Music students at the University of Aberdeen have celebrated the 'distinguished career and outstanding contribution' of Professor Derek Ogston, who has been associated with the University for 70 years.
Music staff, members of the University community and guests from various musical groups in the city attended the event, which was held at King’s College Chapel. It was organised by James Aburn a music student and assistant director of the University chapel choir to give thanks to Professor Ogston for his continued support to the discipline.
Dr Phillip Cooke, Head of Music and Senior Lecturer in Composition, said Professor Ogston was an integral part of music-making at the University whose continued support had greatly benefited a generation of musicians.
“Professor Ogston’s support has not only been of the high-profile events that bear his name - such as the prestigious Ogston Music Prize, a highlight of the musical calendar - but to countless other endeavours both small and large, and supporting many students through scholarships, bursaries and prizes.
“This concert was a small token of appreciation to Derek and a recognition of the incredible service he has given to the university throughout his career. We are proud to have Derek as one of our closest friends and benefactors.”
Professor Ogston said: "I cannot tell you how surprised and honoured I was by the magnificent concert performed by the music students on the occasion of my 70th year in the University of Aberdeen. I was also so touched by the comments made by the students. It has been the highlight of my time in the University."
Professor Ogston first entered the University of Aberdeen at the age of 17 and, following an arts degree, went on to study for a career in medicine. He graduated in 1957 with honours, and he was the recipient of medals for medicine, surgery and child health. His medical degree began with House Officer posts at Aberdeen Royal Infirmary and a research fellowship in the Department of Medicine.
In 1962, Professor Ogston became a member of the teaching staff of the University and, from 1969 to 1975, he was Senior Lecturer in Medicine, becoming a Reader in 1975. He was promoted to the Regius Chair of Physiology in 1977, and subsequently became Professor of Clinical Medicine in 1983.
During his time in medicine, Professor Ogston wrote more than 170 papers and travelled extensively, representing the University abroad on many occasions. From 1984 to 1987, he was Dean of the Faculty of Medicine and, in 1988, was promoted to Vice-Principal.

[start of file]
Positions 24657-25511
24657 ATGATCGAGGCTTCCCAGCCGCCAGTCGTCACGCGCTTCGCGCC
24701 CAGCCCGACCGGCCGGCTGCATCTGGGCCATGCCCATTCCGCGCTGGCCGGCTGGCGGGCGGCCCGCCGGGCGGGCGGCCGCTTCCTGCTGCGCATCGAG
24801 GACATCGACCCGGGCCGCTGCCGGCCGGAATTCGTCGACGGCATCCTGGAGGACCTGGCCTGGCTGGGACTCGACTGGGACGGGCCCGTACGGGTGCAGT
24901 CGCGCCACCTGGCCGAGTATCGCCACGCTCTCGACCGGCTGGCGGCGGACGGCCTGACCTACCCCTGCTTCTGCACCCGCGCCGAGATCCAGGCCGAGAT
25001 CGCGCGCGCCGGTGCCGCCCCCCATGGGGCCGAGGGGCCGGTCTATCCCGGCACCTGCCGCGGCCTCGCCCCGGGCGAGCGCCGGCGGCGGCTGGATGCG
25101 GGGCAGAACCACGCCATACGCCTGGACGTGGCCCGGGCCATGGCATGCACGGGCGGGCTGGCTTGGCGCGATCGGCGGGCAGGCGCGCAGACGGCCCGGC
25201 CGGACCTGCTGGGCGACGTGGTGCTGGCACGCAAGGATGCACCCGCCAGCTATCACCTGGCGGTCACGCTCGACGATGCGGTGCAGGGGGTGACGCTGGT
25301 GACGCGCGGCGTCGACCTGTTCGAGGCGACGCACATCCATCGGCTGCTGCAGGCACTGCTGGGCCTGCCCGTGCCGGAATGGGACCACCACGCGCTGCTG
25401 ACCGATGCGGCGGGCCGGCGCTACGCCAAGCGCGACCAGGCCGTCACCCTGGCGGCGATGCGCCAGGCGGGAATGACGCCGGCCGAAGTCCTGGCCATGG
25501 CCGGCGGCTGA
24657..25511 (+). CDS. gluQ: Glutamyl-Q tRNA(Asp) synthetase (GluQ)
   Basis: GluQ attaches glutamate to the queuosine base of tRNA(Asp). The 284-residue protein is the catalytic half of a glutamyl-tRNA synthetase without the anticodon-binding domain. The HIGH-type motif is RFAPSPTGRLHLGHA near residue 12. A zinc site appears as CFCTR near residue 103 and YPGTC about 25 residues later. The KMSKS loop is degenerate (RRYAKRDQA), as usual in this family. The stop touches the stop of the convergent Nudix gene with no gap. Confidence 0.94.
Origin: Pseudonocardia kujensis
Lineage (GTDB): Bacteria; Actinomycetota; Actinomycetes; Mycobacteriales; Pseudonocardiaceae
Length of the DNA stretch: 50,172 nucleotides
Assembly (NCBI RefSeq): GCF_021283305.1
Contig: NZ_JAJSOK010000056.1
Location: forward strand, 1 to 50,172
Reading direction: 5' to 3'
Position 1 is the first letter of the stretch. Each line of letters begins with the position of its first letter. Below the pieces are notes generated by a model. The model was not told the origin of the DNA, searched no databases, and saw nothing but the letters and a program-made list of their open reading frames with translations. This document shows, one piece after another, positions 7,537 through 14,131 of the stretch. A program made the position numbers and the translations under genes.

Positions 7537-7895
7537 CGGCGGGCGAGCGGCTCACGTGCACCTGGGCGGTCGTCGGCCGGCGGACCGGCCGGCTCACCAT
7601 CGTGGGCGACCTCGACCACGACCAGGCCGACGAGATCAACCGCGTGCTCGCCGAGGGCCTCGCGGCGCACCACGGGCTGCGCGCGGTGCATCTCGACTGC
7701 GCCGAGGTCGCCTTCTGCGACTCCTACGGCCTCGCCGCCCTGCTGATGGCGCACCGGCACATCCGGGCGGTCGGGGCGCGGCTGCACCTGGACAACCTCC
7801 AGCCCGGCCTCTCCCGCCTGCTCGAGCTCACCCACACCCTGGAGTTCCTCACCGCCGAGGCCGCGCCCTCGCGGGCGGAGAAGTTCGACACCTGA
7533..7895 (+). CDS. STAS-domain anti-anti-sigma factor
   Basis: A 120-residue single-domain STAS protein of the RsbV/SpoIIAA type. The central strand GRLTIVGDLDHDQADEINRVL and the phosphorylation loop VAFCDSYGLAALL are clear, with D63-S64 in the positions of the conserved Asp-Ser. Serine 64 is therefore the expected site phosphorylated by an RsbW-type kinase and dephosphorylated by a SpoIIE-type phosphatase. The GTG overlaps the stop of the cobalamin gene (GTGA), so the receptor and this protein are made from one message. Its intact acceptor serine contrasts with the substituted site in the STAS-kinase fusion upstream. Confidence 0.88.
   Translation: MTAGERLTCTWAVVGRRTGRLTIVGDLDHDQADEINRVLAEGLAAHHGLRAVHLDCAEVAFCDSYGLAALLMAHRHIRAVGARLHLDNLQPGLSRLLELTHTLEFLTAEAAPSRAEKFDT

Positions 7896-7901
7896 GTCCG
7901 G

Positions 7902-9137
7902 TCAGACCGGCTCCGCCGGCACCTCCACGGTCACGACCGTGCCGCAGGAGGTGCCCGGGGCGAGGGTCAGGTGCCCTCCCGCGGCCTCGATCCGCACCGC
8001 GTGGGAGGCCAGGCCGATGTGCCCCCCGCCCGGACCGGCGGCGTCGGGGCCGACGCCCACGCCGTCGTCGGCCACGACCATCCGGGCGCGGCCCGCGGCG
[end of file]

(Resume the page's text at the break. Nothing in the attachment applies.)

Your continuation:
During his last four years of service, he was Senior Vice-Principal of the University, a position which saw him play a major role in preparing and organising celebrations to mark the Quincentenary of the University in 1995.
Throughout his retirement, Professor Ogston’s support and service to the university continued as he donated paintings, contributed to the purchase and instalment of the Aubertin Organ, and produced a book on King’s College. He also served on the University Business Committee and as General Council Assessor to the University Court, as well as taking a course in Fine Arts, gaining an MLitt degree, followed by further study in theology, graduating with a BTh.
Professor Ogston always took a great interest in student welfare, as well as student activities and societies, giving constant encouragement to those studying music. His support for the Opera Society and the King’s College Chapel Choir resulted in exceptional opportunities being available for student members, and there are several Ogston Scholarships for both under and postgraduate students, as well as several Ogston awards which are presented each year following the graduations, as well as the prestigious Ogston Prize.
He also contributes financially to enable groups and ensembles to visit and perform and supports the King’s Philharmonic Wind Orchestra and the Spectrum Composition Award. He has also been the recipient of several awards: in 1995, he received a CBE and, in 2007, he was presented with an honorary degree from the University in recognition of his outstanding contribution. In 2016, he was presented with a Benefactor’s Medal.